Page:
How global is Wikipedia? Vision that want to be for every single person on the planet in their own language. Better in some languages than others. 3m+ in English, >500k in German, French, Polish, Japanese, Italian, Dutch, Spanish, Portuguese – all European/Japanese language. Also Chinese. In all the other languages of the world we have less content and participation. Partly connectivity, literacy, culture, speed of the site. Often slow to load in India because servers far away, looking at closer-to-Asia data centre. Many reasons, but focus on those is important, impact of Wikipedia not yet seen to bring encyclopaedia to languages that have never seen one before.
Chinese – 308,000 articles – China is not particularly open. Articles is small compared to number of Chinese speakers online. Were banned in China until 3y ago. Have never compromised on censorship, is a fundamental human right. Will never compromise on censorship. Long process of quiet diplomacy, agree to disagree. Currently, Wikipedia generally available but some are filtered – e.g. Tiananmen Square, Taiwanese independence, Falun Gong, etc. But rest comes through.
Wikipedia popularity? Top ten in lots of places (US, Germany), but only 53rd in China. Chinese minister wanted to know why Wikipedia didn’t have more Chinese articles. Have had a cultural impact of sorts in China – Beijing menu offering Wikipedia fried with eggs – Beef Brisket in Wikipedia flavour. Also Wekipedia bread company. People ask, “Jimmy, what does this mean?” I say I have no idea. Asked Chinese Wikipedians, and they said “Jimmy I have no idea”. Maybe that if you put in any menu name, first thing out of Google is Wikipedia, so that could be it.
Popularity of topics by language – pop culture in Japan extremely popular (no surprise). French and Spanish have no sex at all, could be they’re actually doing it rather than reading about it.
Have same interests, neutrality – deep culture transcends – things like Star Trek and Star Wars are universally interesting. But are differences in reader patterns.
Michelle: French/German/Russia have more geography articles than other kinds?
Jimmy: Usually joke that Germans are most interested in Geography, not sure that’s a good thing. More seriously, not sure that these really map to differences in viewership map to differences in quantity – it’s just that they’re more popular.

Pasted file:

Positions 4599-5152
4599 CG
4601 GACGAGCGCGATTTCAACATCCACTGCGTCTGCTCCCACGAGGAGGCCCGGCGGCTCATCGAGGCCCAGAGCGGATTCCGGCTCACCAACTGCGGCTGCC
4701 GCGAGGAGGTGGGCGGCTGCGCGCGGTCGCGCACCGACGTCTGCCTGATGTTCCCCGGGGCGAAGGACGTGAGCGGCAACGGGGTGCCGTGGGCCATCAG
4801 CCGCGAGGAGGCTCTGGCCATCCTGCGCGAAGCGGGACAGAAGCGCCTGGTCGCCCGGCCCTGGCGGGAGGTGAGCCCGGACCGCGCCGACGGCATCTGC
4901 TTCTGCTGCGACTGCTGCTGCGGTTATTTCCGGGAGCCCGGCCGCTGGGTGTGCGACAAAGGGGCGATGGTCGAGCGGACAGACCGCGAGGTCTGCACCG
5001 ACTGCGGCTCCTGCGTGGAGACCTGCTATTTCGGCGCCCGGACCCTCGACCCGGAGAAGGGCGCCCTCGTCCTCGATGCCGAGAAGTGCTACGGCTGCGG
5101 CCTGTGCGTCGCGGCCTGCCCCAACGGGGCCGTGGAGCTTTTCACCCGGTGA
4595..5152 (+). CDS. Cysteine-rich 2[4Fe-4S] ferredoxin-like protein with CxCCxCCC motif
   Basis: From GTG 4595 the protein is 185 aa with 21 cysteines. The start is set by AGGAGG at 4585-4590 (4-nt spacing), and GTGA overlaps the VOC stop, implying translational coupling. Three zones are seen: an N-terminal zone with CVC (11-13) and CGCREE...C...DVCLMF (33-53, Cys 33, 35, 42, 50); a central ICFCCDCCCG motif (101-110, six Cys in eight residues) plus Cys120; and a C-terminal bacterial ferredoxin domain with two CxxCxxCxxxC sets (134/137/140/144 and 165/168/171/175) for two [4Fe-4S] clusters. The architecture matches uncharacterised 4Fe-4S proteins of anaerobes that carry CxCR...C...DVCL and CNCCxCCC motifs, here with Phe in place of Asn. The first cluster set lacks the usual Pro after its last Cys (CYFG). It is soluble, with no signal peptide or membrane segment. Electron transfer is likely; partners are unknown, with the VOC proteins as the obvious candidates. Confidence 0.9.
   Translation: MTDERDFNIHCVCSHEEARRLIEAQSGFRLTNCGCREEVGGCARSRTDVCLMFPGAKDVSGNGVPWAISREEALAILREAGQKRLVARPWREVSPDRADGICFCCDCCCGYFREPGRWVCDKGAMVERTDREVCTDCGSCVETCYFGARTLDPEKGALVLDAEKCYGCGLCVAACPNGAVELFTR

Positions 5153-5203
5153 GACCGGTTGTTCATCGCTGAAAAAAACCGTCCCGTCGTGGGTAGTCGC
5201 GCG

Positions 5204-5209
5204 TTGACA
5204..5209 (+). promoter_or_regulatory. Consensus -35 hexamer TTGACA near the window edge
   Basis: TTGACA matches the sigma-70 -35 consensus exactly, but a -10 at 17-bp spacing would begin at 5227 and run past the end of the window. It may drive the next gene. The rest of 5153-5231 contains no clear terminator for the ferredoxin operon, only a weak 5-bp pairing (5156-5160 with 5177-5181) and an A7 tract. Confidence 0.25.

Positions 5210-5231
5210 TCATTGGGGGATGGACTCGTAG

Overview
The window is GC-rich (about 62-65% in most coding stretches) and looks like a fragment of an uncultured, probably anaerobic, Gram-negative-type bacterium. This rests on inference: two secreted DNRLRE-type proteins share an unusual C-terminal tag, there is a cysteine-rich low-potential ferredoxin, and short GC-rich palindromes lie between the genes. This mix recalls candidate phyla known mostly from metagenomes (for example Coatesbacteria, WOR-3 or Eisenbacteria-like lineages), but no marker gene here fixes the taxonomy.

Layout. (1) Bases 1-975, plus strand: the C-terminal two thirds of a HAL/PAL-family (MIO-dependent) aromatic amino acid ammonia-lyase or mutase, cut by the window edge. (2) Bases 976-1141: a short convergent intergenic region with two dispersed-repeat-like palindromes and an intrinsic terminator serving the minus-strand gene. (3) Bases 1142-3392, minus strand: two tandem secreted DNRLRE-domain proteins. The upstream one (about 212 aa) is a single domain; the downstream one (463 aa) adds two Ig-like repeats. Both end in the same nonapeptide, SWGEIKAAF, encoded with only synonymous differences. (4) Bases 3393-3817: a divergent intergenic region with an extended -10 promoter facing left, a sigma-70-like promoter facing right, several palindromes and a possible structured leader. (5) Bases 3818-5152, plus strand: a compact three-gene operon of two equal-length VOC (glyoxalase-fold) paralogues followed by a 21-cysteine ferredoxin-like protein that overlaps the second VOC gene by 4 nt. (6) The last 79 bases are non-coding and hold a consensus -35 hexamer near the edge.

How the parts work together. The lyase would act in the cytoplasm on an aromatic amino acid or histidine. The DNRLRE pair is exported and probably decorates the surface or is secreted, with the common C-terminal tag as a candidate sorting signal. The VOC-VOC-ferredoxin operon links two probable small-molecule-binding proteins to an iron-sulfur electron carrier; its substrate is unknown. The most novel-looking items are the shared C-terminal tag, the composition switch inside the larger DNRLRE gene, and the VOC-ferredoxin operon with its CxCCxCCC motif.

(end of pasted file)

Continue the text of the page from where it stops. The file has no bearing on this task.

Nigel: What’s next?
Jimmy: That’s the hardest question possible. In the short term, strategy.wikimedia.org – engaged in a long-term strategy project, just beginning to make longer term plans. Three things are priorities, two are inter-related, all of them are. One is quality – in the large languages. Once at a certain size, adding more quantity to e.g. English wikipedia is a lower priority. Not that it is not growing, but it is quite comprehensive already but now looking at improving the quality across multiple dimensions. Another focus is growth in the developing world – running pilot projects in three or four different languages, put boots on the ground to help grow the local-language Wikipedia. Size of community, barriers to entry are different. In Arabic, there could be keyboard-entry issues can address technically, have 125k entries but could do with PR/communications/marketing support so Arabic world know about it. A lot of people will also use English or French, don’t realise there’s an Arabic Wikipedia. Where we have a very small Wikipedia – say 1000 or so entries – very low-level engagement, get early community engaged, bloggers, academics. Finally – usability. Cuts across both of those. We know our software is not as user-friendly as we’d like. Want to make it much easier for a wider-range of people. When you click on ‘edit’ get complex table, complex markup – not intentional, has grown that way. Want to move to WYSIWYG editing environment, don’t want tech skills to be a barrier to entry. Quality issue – e.g. Elizabethan poetry geeks may not be computer/tech geeks as well.
Dominik Lukes: Many educators have been setting students (from postgrad to undergrad) assignments to edit or create Wikipedia pages based on their course content. What are your views on that?
Jimmy: Sometimes excited, sometimes dismayed. Depends on the project and how it’s structured. An old example – was more or less a disaster. At Dartmouth, instructor told students to write something about Dartmouth with no preparation. Many wrote about, say, a bus stop, a garbage can on the corner of two streets. Wikipedia community reacted badly, blocked many of the Dartmouth people from editing. Few people learned much. But some great ones where students had appropriate background, could do something of quality, and learn about participatory culture and how knowledge is constructed. Very important skill, is wonderful if can find ways for students to participate, work well with others. Realise it’s not all handed down by gods, there are human beings, can engage and tussle with knowledge, not just something for you to absorb. Need to have support. Good way to do it is to talk to the Wikipedia community, say what you’re planning, can we put a group together to help out, generally will get lots of people who want to help. Giota posted a link http://en.wikipedia.org/wiki/Wikipedia:School_and_university_projects – good place to look.